Getting started with Sparrow

Sparrow is a complex software application, but it has been packaged for easy setup on a wide variety of systems, from personal laptops to servers (both physical and in the cloud). This guide focuses on setting up the system on personal and workspace computers (i.e., those with and a graphical environment and attached screens). However, some aspects of server installation are touched on.

Install Docker

The first step to running Sparrow is to install the Docker application using the instructions for your platform.

Sparrow is packaged in a set of Docker containers. A container is a miniature virtual machine designed to hold a single application and all of its dependencies. Docker enables relatively seamless cross-platform installation of Sparrow, independent of the configuration of the base system. The Docker toolchain is stable, open-source, and supported by helpful tools like Docker Desktop for running applications in development. Local installation (i.e., without Docker) is straightforward but unsupported at the moment.

Windows installation

Running Sparrow is easiest on Unix platforms, like Linux and MacOS. Running containerized applications on Windows requires some additional steps, although the Windows Subsystem for Linux has made this considerably easier than in the past. Please see the Sparrow on Windows documentation for more information.

Once you have installed Docker, you should be able to access it at the terminal using the docker command. Running a basic example container (e.g., docker run hello-world) is a good idea to make sure that everything is set up properly.

For server installations, it is a good idea to ensure that your user can run docker without root permissions, by running sudo usermod -aG docker ${USER} or your distribution's equivalent. This is automatically set up when using Docker Desktop.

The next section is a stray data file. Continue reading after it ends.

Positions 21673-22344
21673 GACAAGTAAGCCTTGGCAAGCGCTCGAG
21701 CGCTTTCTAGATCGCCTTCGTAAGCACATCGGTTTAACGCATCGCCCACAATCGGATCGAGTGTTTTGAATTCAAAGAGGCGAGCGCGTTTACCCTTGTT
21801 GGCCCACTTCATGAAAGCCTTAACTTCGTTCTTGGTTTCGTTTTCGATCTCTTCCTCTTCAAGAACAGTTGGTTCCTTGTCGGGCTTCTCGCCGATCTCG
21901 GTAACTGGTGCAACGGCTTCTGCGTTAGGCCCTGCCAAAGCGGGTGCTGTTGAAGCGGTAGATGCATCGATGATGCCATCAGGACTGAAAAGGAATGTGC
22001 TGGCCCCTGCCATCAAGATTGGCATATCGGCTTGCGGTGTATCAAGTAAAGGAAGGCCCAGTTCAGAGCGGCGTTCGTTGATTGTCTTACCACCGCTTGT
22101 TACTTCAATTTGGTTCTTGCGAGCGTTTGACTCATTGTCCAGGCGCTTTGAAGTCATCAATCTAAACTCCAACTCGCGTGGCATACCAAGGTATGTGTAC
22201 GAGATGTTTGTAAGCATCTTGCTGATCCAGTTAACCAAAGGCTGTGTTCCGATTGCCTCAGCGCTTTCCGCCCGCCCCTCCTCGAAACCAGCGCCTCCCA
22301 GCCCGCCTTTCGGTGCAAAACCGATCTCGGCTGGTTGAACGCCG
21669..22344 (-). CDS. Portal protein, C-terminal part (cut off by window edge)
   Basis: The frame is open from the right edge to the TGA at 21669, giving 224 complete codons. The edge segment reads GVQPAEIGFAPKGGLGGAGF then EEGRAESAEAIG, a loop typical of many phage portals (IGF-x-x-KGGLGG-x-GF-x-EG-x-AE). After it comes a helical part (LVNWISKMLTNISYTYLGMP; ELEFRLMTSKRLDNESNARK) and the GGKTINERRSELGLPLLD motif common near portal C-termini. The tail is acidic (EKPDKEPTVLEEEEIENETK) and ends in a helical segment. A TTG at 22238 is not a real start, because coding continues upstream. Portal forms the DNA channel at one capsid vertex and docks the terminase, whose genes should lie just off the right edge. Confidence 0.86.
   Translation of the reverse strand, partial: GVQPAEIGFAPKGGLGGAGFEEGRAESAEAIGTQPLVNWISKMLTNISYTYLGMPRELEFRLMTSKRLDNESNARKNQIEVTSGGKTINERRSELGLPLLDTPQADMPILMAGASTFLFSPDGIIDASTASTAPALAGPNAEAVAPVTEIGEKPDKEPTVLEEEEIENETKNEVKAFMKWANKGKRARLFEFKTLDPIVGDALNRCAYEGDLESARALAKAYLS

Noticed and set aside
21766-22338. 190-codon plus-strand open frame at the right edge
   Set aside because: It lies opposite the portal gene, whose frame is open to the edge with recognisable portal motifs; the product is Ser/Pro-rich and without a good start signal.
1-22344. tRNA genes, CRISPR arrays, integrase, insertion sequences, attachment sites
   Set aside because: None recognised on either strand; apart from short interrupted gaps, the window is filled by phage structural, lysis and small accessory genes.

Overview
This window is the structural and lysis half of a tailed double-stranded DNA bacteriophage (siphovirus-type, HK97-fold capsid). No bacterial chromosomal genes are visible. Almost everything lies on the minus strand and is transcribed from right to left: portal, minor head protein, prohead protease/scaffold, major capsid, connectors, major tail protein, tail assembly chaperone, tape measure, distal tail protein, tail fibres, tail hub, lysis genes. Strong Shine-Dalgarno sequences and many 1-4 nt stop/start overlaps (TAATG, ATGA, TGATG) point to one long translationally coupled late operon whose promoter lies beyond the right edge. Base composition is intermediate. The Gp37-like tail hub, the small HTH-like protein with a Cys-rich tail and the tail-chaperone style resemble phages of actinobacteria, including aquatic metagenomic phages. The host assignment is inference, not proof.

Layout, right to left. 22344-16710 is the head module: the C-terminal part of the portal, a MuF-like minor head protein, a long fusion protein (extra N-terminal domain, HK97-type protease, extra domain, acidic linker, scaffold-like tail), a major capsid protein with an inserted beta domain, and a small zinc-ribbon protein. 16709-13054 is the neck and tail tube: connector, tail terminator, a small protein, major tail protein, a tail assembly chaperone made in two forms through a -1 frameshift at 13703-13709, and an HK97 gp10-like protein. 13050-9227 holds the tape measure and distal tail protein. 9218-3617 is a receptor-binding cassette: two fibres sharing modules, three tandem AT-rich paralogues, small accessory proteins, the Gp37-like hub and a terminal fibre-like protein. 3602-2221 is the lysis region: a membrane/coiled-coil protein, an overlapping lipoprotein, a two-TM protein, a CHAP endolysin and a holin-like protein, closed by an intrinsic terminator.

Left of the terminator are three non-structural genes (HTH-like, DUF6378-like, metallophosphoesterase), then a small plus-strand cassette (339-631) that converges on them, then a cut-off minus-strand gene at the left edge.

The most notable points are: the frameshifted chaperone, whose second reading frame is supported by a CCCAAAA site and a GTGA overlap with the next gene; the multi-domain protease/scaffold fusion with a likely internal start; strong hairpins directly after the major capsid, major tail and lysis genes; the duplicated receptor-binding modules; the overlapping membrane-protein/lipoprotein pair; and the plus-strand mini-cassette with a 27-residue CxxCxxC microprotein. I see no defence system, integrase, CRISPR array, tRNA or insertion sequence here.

Install the sparrow executable

Sparrow's stack of Docker containers are wrapped in a command-line interface that simplifies management of the system. Sparrow's command line application is a small Python package that has been bundled with PyInstaller. New versions of Sparrow are released periodically on Github

The sparrow CLI is most easily installed using a convenience script that installs it in the right location based on common configurations. This can be downloaded and run using the following terminal snippet:

bash -c "$(curl -fsSL"

This command will download Sparrow to your /usr/local/bin and /usr/local/opt (or ~/.sparrow/opt on MacOS) directories . In your favorite terminal or shell, run the command from above. If it is installed properly you should see the output Sparrow executable installed!

caution requests sudo privilege elevation so that it can install sparrow to /usr/local/bin, which allows the command to be run without a path prefix on most systems.

Installation alternatives
  • Once you have installed Sparrow, you can easily upgrade to a newer version using the sparrow update command (added in v2.1.0).
  • The install prefix can be modified using the SPARROW_INSTALL_PATH, SPARROW_DIST_DIR, and INSTALL_PATH variables.
  • If you'd like to install Sparrow manually, you can download the setup script and run it locally: bash
  • If you'd like to install a specific version of Sparrow, you can add an optional version argument: ... -- v2.0.0.beta16.
  • You can always download the executable directly from the Sparrow releases page on GitHub and manually place it on your system's PATH.

Once you have installed the sparrow CLI, you can try running it in your terminal.


The first time it is run, the Sparrow CLI builds Docker containers and sets some basic configuration. Several errors commonly arise at this step:

  • command not found: Sparrow might not be properly referenced on your command search PATH.